Public Sector Driving Blockchain Adoption in India
In India, the government is playing a key role as a consumer
of blockchain solutions and in driving mass adoption of the technology. Nearly
half of the states in India have initiated blockchain projects to address
different challenges of citizen service delivery, with the government of
Telangana and the government of Andhra Pradesh emerging as two of the leading
states in terms of blockchain adoption in the country, a new research by the National
Association of Software and Services Companies (NASSCOM) and Avasant found.
According to the India
Blockhain Report 2019, released in February, there are currently more than
40 blockchain initiatives being undertaken by the public sector in India with
about 92% of those in proof-of-concept or pilot phase and 8% in the production
phase. While most of these projects are still in the early stages, state
governments have taken a progressive approach to ensure startups and niche
providers have a conducive framework to participate in these initiatives.
State governments are collaborating with different
stakeholders to accelerate blockchain adoption in public sector projects. Such
partnerships include the government of Andhra Pradesh and Zebi, a partnership
that focuses on developing blockchain-based solutions in land registry, the
municipal corporations of Bankura and Durgapur districts in West Bengal and
Netherlands-based company Lynked.World, which are building a blockchain-based
platform for issuing birth certificates, and the Assam government and Nucleus
Vision, which are working on setting up blockchain solutions for governance
process and other citizen-facing applications.
According to the report, prevalent use cases in India’s public sector include land registry, farm insurance, digital certificates, and e-governance.
In addition to the public sector, private enterprises across
all key industries are also identifying different applications of blockchain
technology. The banking and financial services industry has seen the highest adoption,
but other industries, including healthcare, retail and logistics are rapidly
Top use cases being explored in the private sector include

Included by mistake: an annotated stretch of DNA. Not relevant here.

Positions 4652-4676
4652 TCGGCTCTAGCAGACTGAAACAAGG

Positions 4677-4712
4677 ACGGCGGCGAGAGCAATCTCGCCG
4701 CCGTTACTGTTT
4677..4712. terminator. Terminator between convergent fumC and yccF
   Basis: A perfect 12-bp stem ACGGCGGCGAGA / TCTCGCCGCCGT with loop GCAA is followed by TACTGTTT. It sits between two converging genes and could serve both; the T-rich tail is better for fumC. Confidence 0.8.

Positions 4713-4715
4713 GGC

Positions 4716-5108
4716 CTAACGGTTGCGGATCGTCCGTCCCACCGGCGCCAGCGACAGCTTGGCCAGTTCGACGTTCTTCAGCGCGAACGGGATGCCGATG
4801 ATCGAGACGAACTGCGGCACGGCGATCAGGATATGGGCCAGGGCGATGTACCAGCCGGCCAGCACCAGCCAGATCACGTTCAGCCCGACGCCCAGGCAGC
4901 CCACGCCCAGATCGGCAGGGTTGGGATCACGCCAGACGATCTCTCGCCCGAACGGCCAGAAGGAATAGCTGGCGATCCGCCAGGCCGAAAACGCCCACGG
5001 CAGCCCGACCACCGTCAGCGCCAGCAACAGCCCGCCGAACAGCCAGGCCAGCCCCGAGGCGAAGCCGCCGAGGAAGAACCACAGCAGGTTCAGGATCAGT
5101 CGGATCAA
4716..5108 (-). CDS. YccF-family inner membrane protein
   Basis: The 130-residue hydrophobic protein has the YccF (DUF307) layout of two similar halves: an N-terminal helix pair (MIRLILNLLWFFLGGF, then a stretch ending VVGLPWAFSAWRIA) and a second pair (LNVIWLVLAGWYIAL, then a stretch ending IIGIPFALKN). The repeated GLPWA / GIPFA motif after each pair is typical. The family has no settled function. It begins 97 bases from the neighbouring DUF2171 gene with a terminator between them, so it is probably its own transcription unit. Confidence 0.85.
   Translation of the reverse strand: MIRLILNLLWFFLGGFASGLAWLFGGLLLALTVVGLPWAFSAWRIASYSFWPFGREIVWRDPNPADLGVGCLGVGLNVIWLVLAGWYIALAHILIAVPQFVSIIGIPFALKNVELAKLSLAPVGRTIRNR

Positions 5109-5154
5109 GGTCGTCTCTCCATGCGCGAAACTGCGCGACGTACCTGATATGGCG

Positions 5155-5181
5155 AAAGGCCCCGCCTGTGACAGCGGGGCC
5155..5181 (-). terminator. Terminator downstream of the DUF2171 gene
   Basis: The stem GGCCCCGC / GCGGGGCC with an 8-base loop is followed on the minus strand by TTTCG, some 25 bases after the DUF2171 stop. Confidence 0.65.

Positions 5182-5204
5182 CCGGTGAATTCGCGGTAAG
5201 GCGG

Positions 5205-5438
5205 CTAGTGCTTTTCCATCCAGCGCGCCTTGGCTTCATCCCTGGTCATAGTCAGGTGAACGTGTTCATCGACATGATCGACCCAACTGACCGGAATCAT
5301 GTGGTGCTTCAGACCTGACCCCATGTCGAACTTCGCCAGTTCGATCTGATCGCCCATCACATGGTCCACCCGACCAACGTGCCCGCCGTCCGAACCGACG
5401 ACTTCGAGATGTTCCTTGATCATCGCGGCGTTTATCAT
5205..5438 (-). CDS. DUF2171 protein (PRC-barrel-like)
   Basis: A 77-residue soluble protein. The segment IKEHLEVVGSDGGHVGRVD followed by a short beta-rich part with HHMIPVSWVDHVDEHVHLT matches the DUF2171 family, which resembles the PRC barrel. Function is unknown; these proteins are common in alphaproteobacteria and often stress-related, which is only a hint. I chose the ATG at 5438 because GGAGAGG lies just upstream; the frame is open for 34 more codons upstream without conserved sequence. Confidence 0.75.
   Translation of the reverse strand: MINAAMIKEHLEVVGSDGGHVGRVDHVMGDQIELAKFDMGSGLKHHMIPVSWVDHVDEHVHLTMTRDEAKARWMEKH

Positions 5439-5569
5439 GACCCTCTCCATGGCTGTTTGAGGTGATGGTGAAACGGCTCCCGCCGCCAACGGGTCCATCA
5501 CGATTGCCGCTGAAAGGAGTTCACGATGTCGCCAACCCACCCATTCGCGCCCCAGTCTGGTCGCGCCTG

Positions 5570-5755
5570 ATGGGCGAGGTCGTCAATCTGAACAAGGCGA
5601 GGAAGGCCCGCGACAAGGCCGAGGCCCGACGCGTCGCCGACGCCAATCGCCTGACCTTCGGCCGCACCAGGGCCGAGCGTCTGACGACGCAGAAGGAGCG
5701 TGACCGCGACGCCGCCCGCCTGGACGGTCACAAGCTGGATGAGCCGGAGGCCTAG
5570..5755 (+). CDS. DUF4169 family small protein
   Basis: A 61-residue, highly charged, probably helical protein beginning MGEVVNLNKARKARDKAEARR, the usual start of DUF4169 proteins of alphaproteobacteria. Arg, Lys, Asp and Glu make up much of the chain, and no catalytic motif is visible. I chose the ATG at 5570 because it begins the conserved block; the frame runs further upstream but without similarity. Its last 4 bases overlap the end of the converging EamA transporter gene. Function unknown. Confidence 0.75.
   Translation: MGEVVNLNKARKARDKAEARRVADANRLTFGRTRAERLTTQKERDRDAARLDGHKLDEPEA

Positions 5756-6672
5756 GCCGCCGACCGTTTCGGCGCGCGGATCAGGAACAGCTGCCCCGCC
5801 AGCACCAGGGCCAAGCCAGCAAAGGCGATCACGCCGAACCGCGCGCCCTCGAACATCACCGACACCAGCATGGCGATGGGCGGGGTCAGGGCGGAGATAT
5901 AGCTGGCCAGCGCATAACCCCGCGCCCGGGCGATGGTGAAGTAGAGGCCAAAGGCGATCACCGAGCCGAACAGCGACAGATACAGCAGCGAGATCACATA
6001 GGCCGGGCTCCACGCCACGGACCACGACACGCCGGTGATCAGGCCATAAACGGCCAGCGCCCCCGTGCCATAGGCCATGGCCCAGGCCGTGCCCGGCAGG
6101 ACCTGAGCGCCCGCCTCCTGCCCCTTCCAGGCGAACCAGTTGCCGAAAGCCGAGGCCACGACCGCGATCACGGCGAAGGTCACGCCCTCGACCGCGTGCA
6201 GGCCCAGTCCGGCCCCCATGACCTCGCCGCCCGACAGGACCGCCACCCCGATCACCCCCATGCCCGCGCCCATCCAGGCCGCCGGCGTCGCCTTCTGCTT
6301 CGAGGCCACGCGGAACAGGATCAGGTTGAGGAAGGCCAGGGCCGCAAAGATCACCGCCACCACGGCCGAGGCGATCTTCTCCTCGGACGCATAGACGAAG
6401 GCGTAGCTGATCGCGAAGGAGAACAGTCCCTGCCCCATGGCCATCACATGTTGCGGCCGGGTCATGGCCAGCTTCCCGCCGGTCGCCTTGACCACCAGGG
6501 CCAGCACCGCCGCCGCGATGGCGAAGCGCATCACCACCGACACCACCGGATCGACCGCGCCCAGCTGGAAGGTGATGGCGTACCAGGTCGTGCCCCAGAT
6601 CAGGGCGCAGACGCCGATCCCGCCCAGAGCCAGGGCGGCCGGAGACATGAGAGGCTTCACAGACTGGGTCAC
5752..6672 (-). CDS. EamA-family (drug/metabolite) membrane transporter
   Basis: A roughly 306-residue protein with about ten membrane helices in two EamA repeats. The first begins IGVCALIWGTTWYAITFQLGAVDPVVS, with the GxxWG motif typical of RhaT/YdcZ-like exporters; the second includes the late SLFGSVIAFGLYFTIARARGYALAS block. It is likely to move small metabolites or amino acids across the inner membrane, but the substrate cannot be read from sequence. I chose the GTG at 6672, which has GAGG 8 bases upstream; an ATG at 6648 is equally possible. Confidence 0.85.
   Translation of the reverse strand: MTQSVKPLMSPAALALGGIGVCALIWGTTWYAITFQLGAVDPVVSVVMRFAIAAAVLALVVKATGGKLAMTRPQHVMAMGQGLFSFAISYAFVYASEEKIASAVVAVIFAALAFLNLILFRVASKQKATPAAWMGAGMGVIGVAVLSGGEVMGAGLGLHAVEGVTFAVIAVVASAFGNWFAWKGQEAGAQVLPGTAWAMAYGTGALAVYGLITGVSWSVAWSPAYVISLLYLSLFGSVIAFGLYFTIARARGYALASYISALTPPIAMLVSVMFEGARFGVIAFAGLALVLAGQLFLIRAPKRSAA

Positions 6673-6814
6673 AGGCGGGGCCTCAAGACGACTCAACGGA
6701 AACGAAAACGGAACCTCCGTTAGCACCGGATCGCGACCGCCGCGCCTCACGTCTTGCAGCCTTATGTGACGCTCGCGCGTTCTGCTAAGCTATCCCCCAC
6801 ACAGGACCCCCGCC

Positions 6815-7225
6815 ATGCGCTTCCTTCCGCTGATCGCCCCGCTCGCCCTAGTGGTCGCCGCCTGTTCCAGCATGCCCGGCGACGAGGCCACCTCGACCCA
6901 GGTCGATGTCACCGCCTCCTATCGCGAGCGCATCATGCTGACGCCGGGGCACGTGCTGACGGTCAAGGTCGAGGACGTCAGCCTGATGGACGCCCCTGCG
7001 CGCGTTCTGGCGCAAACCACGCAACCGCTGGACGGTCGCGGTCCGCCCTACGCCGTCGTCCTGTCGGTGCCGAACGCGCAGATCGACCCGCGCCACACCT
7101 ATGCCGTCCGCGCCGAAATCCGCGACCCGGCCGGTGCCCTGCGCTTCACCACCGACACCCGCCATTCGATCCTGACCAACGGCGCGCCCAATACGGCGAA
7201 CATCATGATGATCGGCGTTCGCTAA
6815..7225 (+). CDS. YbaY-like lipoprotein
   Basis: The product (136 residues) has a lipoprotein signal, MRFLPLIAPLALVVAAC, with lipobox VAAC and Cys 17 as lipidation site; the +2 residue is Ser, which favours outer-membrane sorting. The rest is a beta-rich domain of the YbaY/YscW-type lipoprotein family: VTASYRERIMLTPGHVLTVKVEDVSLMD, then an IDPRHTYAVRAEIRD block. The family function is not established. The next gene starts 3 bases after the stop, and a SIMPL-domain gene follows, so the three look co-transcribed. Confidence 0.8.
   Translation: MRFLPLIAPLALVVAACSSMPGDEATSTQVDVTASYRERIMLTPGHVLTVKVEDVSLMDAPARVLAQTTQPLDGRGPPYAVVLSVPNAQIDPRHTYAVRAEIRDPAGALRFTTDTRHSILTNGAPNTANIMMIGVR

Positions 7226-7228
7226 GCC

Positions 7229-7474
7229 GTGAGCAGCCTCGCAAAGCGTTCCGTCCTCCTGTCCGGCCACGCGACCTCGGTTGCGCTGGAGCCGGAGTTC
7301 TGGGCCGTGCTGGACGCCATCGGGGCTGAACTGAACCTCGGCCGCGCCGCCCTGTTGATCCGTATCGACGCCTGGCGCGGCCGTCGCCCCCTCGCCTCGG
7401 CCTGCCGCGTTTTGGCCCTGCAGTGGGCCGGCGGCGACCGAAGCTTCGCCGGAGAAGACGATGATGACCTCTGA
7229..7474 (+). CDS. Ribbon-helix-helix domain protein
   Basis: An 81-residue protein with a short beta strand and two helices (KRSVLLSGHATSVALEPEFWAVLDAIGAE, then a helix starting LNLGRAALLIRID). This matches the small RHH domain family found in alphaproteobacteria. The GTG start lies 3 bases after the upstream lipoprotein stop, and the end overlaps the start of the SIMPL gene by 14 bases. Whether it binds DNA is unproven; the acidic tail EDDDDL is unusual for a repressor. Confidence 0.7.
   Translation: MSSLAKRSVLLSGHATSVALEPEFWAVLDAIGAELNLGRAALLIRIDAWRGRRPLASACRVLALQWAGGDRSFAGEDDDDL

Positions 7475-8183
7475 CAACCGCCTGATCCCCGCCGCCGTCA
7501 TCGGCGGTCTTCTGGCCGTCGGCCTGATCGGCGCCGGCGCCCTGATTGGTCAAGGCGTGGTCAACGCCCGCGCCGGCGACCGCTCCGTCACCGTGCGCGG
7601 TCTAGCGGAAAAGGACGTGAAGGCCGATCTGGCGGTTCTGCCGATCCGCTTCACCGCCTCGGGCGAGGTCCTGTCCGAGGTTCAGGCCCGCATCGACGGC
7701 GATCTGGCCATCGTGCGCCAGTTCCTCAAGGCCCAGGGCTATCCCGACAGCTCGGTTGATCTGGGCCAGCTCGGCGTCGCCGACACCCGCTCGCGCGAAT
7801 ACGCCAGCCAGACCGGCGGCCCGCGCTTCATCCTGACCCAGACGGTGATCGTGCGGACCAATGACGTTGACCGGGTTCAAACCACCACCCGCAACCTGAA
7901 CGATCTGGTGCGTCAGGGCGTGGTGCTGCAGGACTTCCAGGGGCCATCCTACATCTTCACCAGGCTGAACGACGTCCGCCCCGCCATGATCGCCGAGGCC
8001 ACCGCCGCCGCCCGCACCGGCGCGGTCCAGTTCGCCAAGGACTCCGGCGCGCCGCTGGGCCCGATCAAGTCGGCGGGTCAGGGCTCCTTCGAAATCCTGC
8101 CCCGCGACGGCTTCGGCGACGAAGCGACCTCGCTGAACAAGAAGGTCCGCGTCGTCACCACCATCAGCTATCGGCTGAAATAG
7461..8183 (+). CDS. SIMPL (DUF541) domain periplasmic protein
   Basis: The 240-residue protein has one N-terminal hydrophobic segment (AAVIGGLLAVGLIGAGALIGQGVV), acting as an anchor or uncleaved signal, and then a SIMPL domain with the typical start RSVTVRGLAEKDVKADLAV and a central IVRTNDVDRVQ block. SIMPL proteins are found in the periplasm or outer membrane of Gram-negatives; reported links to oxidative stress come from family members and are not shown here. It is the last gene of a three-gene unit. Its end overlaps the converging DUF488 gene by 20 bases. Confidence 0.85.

trade finance, record keeping, supply chain management, anti-counterfeiting,
peer-to-peer insurance, KYC, cross-border payments, asset tracking, food
distribution, drug provenance, health records, intellectual property management
and fraud detection.
Though blockchain adoption in India is rapidly growing, the
country’s blockchain ecosystem has not taken off as fast as it has globally,
the report claims. Of the US$5.6 billion raised by blockchain startups globally
to date, India has attracted only a tiny fraction (0.2%). Furthermore, Indian
startups only accounts for just 2% of all blockchain startups worldwide.
To accelerate startup growth and drive the sector forward, the
report advises for the establishment of conducive regulatory and government
procurement policy environment, including the creation of a blockchain working
group and a regulatory sandbox to encourage blockchain innovation.
“India needs to act fast and work consultatively with the
key stakeholders in the crypto/blockchain community and provide regulatory
certainty and clarity around blockchain technology (specifically around cryptocurrencies
and digital tokens),” the report says.
“A blockchain working group (similar to the Dutch Blockchain
Coalition) or a self-regulatory body (similar to the one in Japan) can help
drive the development of regulations or standards required for the growth of
the overall ecosystem in India … A blockchain regulatory sandbox could also
help drive product innovation in the country and also signal positive intent to
the blockchain startup/developer community, while protecting investor and